My conversation with Gabriel Leone begins with him recalling one of the saddest days of his life. Fifteen years ago, his favorite soccer club, Fluminense, lost the Copa Libertadores (the South American Champions League) in penalty kicks. “It was in our stadium in Rio, and we lost with all of our fans there,” laments the actor and musician, who hails from the club’s home of Rio de Janeiro.
One of Leone’s first pieces of clothing was a Fluminense uniform; Leone inherited his love for the tri-color team from his father, along with an affinity for Technicolor epics and musicals.
“The first movie I’ve ever cried watching in my life was Hair,” Leone says of the 1979 adaptation, which he says is still his favorite. The emotionally overwhelming button of Milos Forman’s film, in which the cast performs Let the Sunshine In at Arlington Cemetery, struck a nerve with the young man. His mother was a fan of Disney’s animated films. When Leone talks about his family collecting the Disney VHS tapes, I’m immediately transported to the row of white plastic clamshell cases from my youth.
Those influences would eventually shape his blossoming but accomplished acting career; Leone seems determined to identify the limits of his abilities and push further and further outside his comfort zone. “I’m always looking,” he says, “for a character and for a project that’s going to challenge me.”
Fifteen years later, Fluminense won that very championship for the first time in its history, and Leone has racked up triumphs of his own, playing a pivotal role in a Michael Mann film, starring in the most-watched non-English series in Amazon’s history, and portraying Brazilian legend Ayrton Senna in a Netflix series that debuts later this year.
His first performance had a much more intimate audience. Tasked with producing their own play for a history project, his eighth grade class chose the musician Cazuza as their subject. “It was a one night only presentation for the parents of our class,” said Leone, who was unaware his performance would act as a de facto audition.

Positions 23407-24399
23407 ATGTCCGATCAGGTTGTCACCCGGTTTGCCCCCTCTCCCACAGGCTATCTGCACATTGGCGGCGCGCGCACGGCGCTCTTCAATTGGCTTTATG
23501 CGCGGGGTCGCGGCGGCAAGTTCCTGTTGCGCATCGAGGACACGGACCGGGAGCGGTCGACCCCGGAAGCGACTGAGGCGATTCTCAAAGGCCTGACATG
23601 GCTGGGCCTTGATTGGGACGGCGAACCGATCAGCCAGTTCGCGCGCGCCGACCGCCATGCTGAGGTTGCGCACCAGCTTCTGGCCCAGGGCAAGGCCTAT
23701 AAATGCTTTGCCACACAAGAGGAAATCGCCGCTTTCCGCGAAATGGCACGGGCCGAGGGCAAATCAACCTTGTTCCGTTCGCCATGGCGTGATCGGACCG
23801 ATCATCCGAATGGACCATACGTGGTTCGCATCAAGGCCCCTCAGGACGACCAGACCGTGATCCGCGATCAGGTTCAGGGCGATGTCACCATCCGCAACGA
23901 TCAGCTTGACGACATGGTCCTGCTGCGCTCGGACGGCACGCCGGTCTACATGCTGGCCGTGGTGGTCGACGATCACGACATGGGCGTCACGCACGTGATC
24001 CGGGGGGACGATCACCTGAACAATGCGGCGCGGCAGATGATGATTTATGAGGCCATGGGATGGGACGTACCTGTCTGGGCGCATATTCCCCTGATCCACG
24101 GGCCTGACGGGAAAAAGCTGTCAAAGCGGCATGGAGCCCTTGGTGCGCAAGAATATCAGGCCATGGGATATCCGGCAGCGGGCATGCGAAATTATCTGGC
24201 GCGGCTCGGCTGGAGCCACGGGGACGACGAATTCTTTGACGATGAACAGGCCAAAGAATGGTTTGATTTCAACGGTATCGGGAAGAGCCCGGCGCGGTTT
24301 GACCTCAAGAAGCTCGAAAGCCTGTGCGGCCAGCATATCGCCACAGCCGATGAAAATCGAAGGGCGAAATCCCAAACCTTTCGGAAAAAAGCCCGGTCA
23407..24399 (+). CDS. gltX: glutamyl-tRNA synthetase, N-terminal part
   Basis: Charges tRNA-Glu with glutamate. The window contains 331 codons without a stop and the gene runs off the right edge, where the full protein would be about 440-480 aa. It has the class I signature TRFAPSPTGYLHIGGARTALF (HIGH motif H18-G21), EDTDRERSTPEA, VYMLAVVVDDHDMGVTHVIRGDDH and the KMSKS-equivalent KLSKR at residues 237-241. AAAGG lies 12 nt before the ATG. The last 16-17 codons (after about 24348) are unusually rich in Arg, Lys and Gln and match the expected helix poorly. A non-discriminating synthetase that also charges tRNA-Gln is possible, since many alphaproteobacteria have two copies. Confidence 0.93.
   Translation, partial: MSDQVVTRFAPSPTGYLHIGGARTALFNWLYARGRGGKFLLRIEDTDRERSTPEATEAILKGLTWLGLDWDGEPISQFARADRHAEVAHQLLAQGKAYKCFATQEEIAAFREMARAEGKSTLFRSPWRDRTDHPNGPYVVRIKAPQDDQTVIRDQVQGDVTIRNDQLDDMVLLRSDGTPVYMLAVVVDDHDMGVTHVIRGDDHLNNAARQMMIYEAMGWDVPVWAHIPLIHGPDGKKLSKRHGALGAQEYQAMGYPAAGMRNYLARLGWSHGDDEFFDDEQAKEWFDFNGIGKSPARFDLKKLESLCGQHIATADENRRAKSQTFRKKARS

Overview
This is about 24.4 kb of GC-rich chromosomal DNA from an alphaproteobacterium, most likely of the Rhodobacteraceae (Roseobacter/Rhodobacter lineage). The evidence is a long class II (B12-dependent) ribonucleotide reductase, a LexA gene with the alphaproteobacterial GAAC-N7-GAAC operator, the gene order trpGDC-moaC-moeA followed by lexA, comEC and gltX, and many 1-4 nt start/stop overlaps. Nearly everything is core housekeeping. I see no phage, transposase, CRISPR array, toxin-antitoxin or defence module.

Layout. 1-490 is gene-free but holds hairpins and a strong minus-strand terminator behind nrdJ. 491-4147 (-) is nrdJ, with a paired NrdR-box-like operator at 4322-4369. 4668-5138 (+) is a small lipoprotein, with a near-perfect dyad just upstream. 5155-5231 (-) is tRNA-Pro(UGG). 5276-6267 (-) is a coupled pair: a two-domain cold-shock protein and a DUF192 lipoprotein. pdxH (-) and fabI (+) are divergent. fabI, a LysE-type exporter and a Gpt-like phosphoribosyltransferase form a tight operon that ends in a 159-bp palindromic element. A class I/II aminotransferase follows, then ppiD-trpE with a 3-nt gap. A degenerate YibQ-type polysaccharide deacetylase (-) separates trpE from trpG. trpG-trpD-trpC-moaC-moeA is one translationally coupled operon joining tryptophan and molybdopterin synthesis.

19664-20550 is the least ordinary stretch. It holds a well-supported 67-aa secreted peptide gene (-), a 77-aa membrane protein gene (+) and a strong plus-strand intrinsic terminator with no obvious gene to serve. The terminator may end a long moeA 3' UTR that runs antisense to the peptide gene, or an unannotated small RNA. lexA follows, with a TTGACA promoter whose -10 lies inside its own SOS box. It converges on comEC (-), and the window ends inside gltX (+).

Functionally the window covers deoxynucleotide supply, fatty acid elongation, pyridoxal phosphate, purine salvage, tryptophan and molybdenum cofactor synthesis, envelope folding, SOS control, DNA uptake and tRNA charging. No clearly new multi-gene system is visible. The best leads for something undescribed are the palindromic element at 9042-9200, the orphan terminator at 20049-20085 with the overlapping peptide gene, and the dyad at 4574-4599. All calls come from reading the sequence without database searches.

Thanks to his turn as the 80s rocker, Leone was invited to sit in on a local theater company’s rehearsals. Months later, he made his proper stage debut in a production of Taming of the Shrew. He would perform more of Shakespeare’s works, along with those of important Brazilian authors, but he found there were obstacles to branching out.
“For theater, the only thing you could find was musical auditions,” said Leone. Though he played in a band and had some training in school, he decided to bolster his talents with dance and singing classes. He moved from stage to screen, soon finding prominence in the Brazilian telenovela Hidden Truths.
Leone scored his first major role as the title character in Dom. The series charts the rise of Pedro Dom, the son of a narcotics detective who transitions into a favela gang lord. Though both Leone and his character are from Rio, they come from different backgrounds with a decade between them. While Leone hails from the north, Pedro Dom represented the experiences of many from the south who had opportunities but lost themselves in drug addiction. “Cocaine was a massive thing in Brazil,” Leone says, “but specifically in Rio.”